If any installment of compensation payable in accordance with the terms of an agreement approved by the Commission is not paid within 14 days after it becomes due . . . there shall be added to such unpaid installment an amount equal to ten per centum (10%) thereof . . . unless such nonpayment is excused by the Commission after a showing by the employer that owing to conditions over which he had no control such installment could not be paid within the period prescribed for the payment.

(Emphasis added.)

As we have already concluded that plaintiff's right to temporary total disability was not foreclosed by settlement of her discrimination claim, defendant's exposure to the ten-percent § 97-18(e) penalty is evident. Defendant unilaterally suspended payment of temporary total disability to plaintiff on 28 September 1987, without Commission approval or submission of a Form 24. On 10 November 1987, the Commission ordered defendant to reinstate benefits, and to pay such benefits retroactively to the date of their initial suspension on 28 September 1987. Despite repeated orders by the Commission, defendant did not reinstate the benefits due plaintiff. In fact, the record indicates that no reinstated benefits have ever been paid plaintiff. Moreover, defendant did not comply with the Commission's administrative rules which require submission and approval of a Form 24 prior to benefit termination. Industrial Commission Rule 404 (1996); and see Kisiah v. Kisiah Plumbing, (No. COA95-878, filed 15 October 1996), ___ N.C. App. ___, ___ S.E.2d ___ (1996).

The Full Commission, in its opinion and award, assessed a § 97-18(e) penalty against defendant, but only for the period running from 10 November 1987 (the date of the Commission's first order to reinstate benefits), to 26 April 1988 (the date of the Commission's approval of defendant's Form 24 request). Establishment of this time frame for imposition of the penalty is error for two reasons. First, the Full Commission has failed to provide for a penalty from the date it became due, which was 28 September 1987 (the date defendant unilaterally terminated plaintiff's benefits). This failure violates § 97-18(e)'s mandate to pay the penalty from the date the benefits were due, but not paid. Second, the Full Commission erred by using the approval date of the Form 24 as the termination date for the penalty, as that Form 24 was effectively vacated by the Claims Examiner on 20 June 1988.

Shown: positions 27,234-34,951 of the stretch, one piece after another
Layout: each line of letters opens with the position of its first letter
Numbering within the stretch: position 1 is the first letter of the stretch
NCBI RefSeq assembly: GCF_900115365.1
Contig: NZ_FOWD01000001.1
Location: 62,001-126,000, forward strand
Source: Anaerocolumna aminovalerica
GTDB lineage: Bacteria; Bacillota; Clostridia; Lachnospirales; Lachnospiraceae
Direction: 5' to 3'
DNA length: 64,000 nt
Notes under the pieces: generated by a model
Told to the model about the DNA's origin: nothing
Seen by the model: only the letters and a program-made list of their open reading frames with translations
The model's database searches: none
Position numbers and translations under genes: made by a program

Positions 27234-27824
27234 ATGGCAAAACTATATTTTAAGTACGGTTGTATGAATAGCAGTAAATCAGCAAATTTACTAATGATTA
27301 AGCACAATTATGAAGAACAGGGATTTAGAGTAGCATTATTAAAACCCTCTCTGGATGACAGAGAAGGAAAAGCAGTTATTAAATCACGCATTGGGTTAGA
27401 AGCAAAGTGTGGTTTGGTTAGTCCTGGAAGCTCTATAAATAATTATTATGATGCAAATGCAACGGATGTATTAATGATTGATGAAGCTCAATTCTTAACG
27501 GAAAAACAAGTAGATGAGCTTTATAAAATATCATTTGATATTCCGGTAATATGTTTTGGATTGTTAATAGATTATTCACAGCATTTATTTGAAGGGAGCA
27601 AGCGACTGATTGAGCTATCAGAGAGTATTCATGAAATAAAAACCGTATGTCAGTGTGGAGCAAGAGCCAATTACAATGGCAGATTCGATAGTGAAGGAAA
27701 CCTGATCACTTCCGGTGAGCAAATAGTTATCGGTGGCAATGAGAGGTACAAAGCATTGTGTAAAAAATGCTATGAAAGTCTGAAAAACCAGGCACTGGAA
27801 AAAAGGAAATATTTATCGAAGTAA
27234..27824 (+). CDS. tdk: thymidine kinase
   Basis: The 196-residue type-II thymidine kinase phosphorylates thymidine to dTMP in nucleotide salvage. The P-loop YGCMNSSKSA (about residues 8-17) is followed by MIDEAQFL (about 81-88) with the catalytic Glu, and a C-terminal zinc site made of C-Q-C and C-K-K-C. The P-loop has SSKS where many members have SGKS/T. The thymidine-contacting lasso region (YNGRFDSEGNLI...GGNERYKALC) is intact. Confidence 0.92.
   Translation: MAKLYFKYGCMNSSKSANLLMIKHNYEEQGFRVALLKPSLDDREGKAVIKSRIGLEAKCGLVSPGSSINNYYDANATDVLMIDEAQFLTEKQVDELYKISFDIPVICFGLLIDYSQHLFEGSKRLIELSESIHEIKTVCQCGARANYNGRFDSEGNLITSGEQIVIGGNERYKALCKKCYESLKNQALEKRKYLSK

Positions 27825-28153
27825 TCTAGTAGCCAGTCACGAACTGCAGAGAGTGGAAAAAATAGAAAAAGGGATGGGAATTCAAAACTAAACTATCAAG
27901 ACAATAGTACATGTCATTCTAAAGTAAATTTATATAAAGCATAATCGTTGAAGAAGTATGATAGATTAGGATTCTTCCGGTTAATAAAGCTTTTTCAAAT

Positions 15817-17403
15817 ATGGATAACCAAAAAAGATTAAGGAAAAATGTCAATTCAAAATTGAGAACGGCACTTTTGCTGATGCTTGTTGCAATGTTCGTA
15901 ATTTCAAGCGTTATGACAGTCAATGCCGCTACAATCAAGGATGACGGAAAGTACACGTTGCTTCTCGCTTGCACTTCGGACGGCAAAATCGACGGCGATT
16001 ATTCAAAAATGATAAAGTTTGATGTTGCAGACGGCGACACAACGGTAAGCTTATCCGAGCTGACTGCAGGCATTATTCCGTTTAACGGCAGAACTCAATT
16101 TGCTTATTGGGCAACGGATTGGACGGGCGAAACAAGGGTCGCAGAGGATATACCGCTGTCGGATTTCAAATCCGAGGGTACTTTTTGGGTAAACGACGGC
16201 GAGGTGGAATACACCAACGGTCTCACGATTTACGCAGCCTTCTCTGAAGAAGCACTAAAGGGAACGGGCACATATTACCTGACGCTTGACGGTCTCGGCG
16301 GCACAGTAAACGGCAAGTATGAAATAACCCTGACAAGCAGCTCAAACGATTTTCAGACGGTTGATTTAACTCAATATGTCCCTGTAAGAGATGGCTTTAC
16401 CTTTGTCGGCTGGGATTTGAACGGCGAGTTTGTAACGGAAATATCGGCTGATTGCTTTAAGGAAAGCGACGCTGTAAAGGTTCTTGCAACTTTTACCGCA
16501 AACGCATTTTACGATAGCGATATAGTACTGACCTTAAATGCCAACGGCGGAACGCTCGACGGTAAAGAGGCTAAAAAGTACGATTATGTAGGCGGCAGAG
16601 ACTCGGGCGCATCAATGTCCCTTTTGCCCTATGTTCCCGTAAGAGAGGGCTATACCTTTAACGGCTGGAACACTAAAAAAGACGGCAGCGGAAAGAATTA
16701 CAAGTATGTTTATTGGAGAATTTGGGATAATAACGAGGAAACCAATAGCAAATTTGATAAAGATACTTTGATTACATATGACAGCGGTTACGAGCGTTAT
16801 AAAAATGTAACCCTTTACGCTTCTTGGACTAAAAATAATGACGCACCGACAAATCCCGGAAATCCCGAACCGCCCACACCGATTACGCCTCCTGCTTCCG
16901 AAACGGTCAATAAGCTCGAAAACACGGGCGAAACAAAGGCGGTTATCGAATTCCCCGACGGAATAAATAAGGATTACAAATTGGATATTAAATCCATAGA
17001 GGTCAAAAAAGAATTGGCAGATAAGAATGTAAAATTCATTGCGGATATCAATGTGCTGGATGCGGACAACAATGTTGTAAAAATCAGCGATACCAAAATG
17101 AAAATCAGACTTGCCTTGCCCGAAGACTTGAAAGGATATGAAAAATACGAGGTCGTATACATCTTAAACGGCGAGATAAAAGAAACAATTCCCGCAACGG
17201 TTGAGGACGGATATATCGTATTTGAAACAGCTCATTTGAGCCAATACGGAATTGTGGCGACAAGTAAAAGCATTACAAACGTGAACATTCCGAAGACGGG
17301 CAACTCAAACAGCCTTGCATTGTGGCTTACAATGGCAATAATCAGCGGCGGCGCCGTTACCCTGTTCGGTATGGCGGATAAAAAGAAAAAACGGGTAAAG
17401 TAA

Failure to award the penalty for the full time period would run afoul of the long-settled policy of interpreting the Workers' Compensation Act liberally, and in favor of the employee. Dayal v. Provident Life and Accident Ins. Co., 71 N.C. App. 131, 132, 321 S.E.2d 452, 453 (1984). By the mandate of § 97-18(e), defendant is responsible for the penalty from 28 September 1987 through plaintiff's reinstatement date at Alcatel of 4 May 1990.

In summary the Full Commission's decision as to temporary total disability benefits due is reversed. The case is remanded to the Commission for entry of benefits and penalty consistent with this opinion.

Reversed and remanded.

Judge McGEE concurs.

Judge WALKER concurs in the result.